“We are a diverse company that gives every demographic the same opportunity” -said the companies that reject most international talent.
During 2020 and 2021, I was in my final year at University, and like all the students in my cohort, I had to start thinking about what I wanted to do after my studies. It was quite an unusual moment in time to start thinking about a future beyond studying. If we are being brutally honest, a Masters was not even an option. The reason behind this is that I had to pay more than double if I wanted to pursue a postgraduate degree in the UK as an international student- so a door was already closed then.
Nothing looked like what we’ve seen before. A pandemic had just started, our student life was not a thing anymore, and we were meant to finish a degree and get as much experience as possible without leaving our room. The job market was as chaotic as ever, companies had to continue operating with as few resources as possible, recruitment had stopped and the Class of 2020 and 2021 were in the hunt for a job opportunity.
Around October time, I went online and started applying for the companies that I looked up to or knew about. Companies with shiny lines on their website that talked about inclusion, diversity and innovation; companies that had amazing marketing campaigns out there; and companies that were globally recognised.
I remember spending hours on my applications, making sure my CV aligned with what they were looking for, writing personalised cover letters for each application, and then I would jump on the diversity and inclusion section:
“Do you hold a British passport?” “Would you require a visa to work now or in the future?”
“We value every application and we do not judge applications based on gender, religion nor ethnicity.”
The international student experience
I would then send my application and get an automated email saying I have been rejected seconds after I submitted it. A vast majority of those applications got rejected due to my nationality and the need for a visa in the future. All of that got me thinking, do companies really value diversity? How far are they willing to go in terms of inclusion? Is a Mexican passport that bad for my future? I stopped believing in those shiny lines on the websites unless I saw an actual diverse team on their LinkedIn page. I stopped looking beyond brand reputations and asked myself what type of team I would like to belong (or could belong) to.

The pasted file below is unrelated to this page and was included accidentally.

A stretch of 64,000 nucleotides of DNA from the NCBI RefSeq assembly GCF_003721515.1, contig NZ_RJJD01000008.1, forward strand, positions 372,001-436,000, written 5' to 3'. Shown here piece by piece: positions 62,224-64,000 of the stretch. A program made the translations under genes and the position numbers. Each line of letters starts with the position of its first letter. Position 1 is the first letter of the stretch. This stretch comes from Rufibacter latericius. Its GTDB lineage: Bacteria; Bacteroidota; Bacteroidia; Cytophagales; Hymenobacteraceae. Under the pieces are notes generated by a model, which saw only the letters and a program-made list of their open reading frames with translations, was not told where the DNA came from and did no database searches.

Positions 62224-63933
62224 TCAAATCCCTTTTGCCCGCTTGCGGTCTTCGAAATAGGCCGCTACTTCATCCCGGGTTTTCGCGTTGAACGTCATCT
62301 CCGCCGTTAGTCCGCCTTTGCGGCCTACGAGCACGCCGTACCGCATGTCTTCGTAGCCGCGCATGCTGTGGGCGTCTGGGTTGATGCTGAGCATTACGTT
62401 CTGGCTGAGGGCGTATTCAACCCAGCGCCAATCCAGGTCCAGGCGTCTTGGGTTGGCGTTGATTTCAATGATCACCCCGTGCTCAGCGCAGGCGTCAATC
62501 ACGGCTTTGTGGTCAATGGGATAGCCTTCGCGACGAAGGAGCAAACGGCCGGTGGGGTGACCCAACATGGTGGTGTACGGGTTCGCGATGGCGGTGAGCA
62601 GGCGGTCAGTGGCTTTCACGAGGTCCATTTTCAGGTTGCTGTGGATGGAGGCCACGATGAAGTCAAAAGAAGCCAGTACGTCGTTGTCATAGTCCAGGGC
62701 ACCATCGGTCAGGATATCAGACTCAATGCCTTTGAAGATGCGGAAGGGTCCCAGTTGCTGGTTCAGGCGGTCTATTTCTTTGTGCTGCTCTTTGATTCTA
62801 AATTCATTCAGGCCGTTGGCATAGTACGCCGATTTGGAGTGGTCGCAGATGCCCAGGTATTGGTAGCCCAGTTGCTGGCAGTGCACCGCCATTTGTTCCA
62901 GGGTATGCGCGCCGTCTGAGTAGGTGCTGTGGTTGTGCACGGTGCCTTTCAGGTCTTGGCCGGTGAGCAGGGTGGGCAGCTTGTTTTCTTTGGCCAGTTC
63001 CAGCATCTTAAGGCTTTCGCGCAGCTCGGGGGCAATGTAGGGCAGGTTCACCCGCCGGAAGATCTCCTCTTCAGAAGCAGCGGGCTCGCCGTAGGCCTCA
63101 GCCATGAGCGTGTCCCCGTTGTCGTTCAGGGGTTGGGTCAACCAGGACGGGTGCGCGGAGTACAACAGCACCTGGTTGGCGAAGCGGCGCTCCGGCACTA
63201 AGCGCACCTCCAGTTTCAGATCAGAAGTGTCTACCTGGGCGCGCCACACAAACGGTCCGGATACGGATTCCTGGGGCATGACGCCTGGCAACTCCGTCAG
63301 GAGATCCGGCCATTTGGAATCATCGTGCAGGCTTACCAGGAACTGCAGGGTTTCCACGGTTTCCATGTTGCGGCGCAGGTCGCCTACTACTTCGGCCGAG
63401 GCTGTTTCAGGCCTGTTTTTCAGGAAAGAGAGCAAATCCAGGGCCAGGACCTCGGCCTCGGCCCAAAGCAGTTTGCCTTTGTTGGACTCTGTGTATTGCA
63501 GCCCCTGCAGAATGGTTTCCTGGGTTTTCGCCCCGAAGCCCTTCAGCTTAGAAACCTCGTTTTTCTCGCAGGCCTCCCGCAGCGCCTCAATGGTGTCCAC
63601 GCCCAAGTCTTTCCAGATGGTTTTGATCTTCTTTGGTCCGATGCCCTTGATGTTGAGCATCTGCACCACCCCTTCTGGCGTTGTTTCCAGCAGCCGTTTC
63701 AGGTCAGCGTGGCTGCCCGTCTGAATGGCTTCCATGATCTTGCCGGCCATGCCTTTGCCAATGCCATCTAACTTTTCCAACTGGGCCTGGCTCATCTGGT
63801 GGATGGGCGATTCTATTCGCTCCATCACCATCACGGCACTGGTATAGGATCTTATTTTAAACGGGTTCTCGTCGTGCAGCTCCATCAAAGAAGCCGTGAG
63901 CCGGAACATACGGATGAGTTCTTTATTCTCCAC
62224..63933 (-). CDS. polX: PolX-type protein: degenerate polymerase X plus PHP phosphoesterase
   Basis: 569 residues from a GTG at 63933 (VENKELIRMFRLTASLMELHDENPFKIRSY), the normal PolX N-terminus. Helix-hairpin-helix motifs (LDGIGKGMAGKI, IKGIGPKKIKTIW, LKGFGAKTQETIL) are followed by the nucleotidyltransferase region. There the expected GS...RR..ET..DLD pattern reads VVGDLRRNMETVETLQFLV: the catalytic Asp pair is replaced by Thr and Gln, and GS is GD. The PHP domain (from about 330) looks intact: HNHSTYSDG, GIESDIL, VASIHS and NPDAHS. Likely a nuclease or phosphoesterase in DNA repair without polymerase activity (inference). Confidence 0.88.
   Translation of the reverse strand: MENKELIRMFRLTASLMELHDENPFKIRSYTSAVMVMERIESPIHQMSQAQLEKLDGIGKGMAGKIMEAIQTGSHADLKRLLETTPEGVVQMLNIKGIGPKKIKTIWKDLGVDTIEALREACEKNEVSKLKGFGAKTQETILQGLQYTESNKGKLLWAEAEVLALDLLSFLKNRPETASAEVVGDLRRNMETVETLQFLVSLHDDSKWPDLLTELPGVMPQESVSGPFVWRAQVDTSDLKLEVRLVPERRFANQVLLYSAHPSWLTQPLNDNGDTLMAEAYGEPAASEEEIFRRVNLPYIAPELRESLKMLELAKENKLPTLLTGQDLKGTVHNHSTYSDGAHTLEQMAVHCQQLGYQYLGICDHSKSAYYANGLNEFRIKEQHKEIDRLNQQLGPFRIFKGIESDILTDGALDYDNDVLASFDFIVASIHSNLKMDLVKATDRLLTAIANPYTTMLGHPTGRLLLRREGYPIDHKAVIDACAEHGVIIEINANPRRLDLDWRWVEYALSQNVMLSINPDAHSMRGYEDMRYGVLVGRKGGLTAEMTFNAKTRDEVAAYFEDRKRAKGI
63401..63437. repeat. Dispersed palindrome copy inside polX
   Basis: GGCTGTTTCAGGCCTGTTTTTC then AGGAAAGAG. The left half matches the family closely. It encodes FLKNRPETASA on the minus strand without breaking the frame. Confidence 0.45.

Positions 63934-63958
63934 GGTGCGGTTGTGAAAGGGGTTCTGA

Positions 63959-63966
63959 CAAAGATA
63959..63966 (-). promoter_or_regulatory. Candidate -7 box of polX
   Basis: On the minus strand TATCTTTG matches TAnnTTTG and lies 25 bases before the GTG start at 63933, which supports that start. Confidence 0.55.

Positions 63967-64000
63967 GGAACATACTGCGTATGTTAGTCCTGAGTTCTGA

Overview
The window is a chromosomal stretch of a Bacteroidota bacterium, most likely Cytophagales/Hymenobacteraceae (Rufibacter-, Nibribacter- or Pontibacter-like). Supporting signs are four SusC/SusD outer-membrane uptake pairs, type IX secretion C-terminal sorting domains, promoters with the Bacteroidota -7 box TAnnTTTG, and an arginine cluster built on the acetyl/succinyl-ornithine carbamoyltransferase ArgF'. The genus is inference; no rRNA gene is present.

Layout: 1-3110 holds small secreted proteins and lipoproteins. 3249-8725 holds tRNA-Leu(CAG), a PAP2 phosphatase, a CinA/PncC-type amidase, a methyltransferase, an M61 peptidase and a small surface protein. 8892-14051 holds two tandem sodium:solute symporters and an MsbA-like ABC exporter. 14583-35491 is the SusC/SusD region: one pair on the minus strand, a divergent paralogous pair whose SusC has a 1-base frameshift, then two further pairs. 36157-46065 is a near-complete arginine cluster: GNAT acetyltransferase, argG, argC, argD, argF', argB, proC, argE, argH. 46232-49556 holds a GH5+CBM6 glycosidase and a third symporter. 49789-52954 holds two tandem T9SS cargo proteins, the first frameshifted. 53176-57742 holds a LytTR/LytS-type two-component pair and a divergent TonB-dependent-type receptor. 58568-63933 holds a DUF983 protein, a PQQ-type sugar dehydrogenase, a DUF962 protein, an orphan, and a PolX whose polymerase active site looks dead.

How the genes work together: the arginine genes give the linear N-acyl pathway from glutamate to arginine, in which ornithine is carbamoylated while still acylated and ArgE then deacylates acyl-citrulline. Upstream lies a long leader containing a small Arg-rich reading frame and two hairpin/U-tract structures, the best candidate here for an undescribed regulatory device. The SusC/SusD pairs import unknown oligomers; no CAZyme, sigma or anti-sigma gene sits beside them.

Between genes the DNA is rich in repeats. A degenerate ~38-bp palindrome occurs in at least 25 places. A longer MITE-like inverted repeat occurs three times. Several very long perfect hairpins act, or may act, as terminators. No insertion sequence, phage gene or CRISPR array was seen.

Hiring someone that required a visa in the future represents a cost for a company, but could it not be an investment? A study done by HESA (Higher Education Statistics Agency) found that out of all the students in higher education, around 20% of students are from abroad. However, according to Home Office figures, only 3.5% of those international students managed to secure a job in the UK.
Final year in times of COVID
That final year was a massive struggle. We were facing a pandemic of a magnitude that we have not faced in recent years. Like most students, my university life got completely disrupted and the job search was more difficult than ever. Many companies had stopped recruiting, some of them were cutting their budgets and most of them were trying to understand what this new reality meant. This meant that students like me were facing more competition and fewer places. I started to lose motivation but I kept on applying, hoping that one day I would finally land a job.
And with that my final moment as a student came. In a normal year you would have gone to your final lecture, maybe go for lunch or a pint with your coursemates to celebrate and look forward to graduation. However, things were different this year and I logged in to my final lecture at University- which was an online lecture delivered by a guest speaker. The guest speaker gave one of the best lectures I have listened to in my university experience, which made me want to engage with the conversation. Asking questions throughout it, made the interaction more natural and we ended up connecting on LinkedIn which ultimately led to a follow-up zoom between us. Afterwards, like some of those things in life where you get a serendipitous moment, life opened that door to me and I got offered a job in the guest speaker’s creative experience agency, Aurora.